When looking at Thompson’s metrics, it is apparent that he is small but mighty. His speed score is on the low-end, in the 21st percentile of players tested entering the league. However, his burst score (91st), agility score (69th), and strength score (75th) are all well above average. Thompson has a SPARQ score in the 74th percentile.

Kansas City Chiefs head coach Andy Reid has been impressed with Thompson’s pass protection. That’s good because Thompson will likely need to do a lot of work on passing downs. Luckily, the Chiefs like to pass a lot, and why wouldn’t they with Patrick Mahomes at the helm.

Past “smaller” running backs who thrived in Andy Reid’s offense-

Brian Westbrook– 5’ 10” 203 Lbs.

LeSean McCoy– 5’ 11” 210 Lbs.

Jamaal Charles– 5’ 11” 199 Lbs.

Thompson reminds me of a young Darren Sproles or Austin Ekeler, although he’s not as fast as Sproles. Thompson only saw significant playing time one season in college at Utah State. His junior season, Thompson rushed 153 times, for 1,044 yards (6.8 avg.), and 14 touchdowns. Through the air, Thompson added 23 reception, 351 yards (15.3 avg.), and two touchdowns.

Though he only saw significant touches one year in college, Thompson showed the ability to make a lot out of a little with his 7.9 yards per touch average. Because of his size, Thompson will likely never become a true workhorse back. However, a few touches per game might be all he needs to have an impact.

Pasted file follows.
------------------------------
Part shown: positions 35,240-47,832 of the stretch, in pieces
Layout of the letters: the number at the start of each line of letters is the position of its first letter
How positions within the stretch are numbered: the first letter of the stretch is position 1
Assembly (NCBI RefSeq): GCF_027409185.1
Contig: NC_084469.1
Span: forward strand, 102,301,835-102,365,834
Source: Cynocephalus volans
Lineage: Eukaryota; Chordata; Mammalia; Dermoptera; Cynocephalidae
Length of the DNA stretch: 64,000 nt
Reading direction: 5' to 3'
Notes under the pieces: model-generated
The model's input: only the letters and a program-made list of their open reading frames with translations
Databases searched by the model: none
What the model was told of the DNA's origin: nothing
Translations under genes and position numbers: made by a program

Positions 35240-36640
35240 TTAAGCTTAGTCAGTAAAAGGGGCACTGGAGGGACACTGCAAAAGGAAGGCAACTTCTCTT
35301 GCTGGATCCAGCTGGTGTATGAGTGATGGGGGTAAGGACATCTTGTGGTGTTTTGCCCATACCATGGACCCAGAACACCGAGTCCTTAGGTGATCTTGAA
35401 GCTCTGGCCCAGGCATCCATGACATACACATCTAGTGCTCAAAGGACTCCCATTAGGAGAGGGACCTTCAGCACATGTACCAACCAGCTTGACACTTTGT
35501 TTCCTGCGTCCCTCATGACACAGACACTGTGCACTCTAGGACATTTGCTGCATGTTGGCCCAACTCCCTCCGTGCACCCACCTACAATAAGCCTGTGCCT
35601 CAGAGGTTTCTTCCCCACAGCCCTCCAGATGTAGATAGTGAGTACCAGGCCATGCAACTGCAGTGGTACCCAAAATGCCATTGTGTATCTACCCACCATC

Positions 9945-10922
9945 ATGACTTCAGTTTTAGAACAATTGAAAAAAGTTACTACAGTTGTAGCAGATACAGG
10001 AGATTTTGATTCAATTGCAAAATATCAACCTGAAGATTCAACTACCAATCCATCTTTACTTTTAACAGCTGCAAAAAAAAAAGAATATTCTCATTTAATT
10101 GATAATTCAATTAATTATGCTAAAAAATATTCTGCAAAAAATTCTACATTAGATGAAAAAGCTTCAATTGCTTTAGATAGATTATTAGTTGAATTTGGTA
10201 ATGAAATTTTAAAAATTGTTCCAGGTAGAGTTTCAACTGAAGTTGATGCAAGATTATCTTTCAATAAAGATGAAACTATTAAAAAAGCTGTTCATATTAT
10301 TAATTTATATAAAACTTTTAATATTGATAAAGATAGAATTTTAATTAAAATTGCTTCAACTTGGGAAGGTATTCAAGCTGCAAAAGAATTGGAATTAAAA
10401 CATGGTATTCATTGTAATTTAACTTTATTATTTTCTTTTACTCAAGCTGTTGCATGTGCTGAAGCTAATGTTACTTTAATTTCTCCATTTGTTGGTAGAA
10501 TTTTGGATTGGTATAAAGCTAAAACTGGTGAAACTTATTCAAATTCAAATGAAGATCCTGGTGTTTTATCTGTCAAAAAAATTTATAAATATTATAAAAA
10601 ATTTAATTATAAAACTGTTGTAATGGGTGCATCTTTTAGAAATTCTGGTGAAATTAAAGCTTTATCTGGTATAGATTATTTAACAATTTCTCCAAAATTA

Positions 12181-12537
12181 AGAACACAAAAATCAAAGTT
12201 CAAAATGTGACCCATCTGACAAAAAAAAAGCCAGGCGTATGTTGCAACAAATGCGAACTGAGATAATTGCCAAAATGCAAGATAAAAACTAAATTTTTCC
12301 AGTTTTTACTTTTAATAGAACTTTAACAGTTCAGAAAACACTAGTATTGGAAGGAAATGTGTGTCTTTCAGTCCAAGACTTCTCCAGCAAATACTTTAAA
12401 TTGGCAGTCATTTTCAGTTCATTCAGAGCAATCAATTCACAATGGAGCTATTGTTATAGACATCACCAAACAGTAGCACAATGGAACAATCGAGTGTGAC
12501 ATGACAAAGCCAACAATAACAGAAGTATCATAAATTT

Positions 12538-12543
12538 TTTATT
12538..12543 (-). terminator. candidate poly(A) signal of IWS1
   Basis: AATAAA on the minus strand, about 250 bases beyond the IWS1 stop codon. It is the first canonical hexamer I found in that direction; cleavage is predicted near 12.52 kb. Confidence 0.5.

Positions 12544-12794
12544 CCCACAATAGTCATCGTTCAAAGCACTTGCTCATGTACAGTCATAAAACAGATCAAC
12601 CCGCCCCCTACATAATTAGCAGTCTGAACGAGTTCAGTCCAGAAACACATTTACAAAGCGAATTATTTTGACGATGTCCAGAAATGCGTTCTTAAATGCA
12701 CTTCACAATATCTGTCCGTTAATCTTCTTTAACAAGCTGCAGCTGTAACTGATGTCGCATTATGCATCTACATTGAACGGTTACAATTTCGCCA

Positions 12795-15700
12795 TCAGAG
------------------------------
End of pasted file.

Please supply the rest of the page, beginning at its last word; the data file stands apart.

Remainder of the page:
Expect Thompson to begin the season as a change-of-pace back for K.C. working behind Damien Williams. Thompson has the opportunity to earn more work as the season progresses. He is an RB4 to start the season with a higher upside in PPR leagues.

Draft Alexander Mattison Over Darwin Thompson

Thompson’s ADP 11.07 (127th)

Mattison’s ADP 11.06 (126th)

Although Thompson’s ADP is one spot higher than Mattison’s, it is Mattison that I like more. Depending on the league format, Mattison has more upside. Sure, if you are in a PPR league that awards extra points for big plays, you may want to go, Thompson, but in most other cases it’s Mattison.

These two are so close in ADP for a reason. It’s not easy to say draft one over the other. However, if we are talking standard or half-PPR leagues, the natural choice is Mattison. He also has the better long-term outlook for keeper leagues.

Mattison has the chance to be a future three-down running back. Whether that happens, this season or not will depend on if Cook can stay healthy and hold off the rookie. Even if Cook does remain healthy, a shared workload between the two sounds inevitable.

In PPR leagues the two players are a lot closer in value. The amount of passes K.C. throws to their running backs makes Thompson slightly more appealing in that format. However, full PPR leagues and leagues with big play bonuses are the only leagues to select Thompson ahead of Mattison in drafts. In all other formats, it’s Mattison first.